“We find the buyouts in general perform more poorly regarding employment than similar firms,” says Josh Lerner, a Harvard Business School professor and one of the report’s authors. However, private equity acquisitions are also “associated with large productivity gains in many but not all circumstances”, he adds.
“This mixture of consequences presents serious challenges for policy design, particularly in an era of slow productivity growth but also very substantial concerns about economic inequality.”
Many of these arguments about the benefits and drawbacks of private equity have crystallised around the bidding battle for Morrisons.
This week Fortress wrote to the UK government offering reassurance that it would be a “supportive and responsible owner of Morrisons”. It pointed to its 2019 acquisition of Majestic Wine, all of whose stores have been kept open.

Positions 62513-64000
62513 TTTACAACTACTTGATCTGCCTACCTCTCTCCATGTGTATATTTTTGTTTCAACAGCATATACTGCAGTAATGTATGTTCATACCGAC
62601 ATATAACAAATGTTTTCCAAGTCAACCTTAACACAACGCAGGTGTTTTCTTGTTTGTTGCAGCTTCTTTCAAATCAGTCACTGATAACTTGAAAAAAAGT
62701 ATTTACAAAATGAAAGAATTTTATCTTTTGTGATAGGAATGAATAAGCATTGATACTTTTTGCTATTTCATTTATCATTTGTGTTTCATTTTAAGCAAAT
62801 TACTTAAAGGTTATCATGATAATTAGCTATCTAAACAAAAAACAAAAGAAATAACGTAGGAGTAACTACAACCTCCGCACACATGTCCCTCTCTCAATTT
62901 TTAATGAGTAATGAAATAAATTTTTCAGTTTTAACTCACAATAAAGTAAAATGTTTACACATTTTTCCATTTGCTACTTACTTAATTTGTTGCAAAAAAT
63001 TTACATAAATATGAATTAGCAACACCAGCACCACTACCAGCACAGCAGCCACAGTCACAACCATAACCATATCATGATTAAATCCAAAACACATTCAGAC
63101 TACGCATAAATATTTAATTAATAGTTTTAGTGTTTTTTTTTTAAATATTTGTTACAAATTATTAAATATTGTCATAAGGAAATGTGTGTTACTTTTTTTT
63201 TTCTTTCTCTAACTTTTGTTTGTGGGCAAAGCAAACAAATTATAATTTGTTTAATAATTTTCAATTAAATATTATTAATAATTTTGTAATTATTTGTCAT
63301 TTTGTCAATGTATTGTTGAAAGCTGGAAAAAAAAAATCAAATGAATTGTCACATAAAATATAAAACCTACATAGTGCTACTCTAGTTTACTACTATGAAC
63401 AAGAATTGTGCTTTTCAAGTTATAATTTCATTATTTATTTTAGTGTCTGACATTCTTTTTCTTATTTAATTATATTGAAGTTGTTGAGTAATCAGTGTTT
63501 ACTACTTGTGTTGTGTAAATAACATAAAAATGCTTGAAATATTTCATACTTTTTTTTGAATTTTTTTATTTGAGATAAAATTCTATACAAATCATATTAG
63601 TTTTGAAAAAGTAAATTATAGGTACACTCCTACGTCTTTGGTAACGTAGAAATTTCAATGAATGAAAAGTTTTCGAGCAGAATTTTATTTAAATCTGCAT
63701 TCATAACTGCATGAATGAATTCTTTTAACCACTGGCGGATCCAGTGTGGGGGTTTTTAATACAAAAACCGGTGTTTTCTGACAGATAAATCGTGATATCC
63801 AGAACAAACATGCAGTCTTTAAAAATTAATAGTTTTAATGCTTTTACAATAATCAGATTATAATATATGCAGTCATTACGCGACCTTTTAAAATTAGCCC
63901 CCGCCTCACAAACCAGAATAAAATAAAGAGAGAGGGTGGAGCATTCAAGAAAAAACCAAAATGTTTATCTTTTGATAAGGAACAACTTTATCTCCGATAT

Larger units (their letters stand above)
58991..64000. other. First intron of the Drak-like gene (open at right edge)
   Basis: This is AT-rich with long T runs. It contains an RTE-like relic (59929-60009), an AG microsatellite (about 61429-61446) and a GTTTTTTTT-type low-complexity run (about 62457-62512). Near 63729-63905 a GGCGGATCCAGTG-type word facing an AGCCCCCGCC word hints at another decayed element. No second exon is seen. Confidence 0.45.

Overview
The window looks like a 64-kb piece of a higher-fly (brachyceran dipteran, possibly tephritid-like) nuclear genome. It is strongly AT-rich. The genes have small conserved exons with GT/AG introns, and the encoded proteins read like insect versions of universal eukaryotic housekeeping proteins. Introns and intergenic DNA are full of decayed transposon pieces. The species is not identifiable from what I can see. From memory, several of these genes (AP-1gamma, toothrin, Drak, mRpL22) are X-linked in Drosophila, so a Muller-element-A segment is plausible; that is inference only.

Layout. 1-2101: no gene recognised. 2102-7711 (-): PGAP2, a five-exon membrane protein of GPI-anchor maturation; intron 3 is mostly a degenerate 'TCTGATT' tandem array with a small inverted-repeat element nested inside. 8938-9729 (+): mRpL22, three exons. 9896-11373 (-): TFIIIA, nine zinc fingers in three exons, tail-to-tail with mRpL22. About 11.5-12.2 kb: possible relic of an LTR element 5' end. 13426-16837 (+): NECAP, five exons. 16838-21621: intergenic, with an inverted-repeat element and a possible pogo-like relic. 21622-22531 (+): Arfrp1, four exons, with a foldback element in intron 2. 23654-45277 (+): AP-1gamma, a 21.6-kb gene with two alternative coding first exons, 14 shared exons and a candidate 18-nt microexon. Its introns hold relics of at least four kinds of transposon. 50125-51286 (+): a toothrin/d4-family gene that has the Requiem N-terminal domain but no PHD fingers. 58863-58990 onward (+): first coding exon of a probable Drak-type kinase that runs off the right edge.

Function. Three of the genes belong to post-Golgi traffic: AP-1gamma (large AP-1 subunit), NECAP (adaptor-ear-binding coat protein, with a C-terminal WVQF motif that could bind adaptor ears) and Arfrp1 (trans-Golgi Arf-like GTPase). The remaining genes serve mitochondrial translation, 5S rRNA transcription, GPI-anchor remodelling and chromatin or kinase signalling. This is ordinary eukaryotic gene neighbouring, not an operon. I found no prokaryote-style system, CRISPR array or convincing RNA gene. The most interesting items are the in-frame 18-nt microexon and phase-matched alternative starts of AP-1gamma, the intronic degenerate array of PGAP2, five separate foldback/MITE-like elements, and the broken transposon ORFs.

Ministers are monitoring the situation with Morrisons, but officials admit they are largely powerless to stop the takeover on existing grounds, which are limited to financial stability, media plurality, national security and public health emergencies.
Jones, the Labour MP, says it appears that “there are no teeth for ministers or regulators at all” and says they need “enforcement powers so that any commitments at the point of purchase were binding in some way . . . because the taxpayer is ultimately the backstop if things go wrong”.
The bidding war for Morrisons comes amid a push by UK policymakers to make it more attractive for businesses, notably fast-growing tech companies, to list on the London stock market.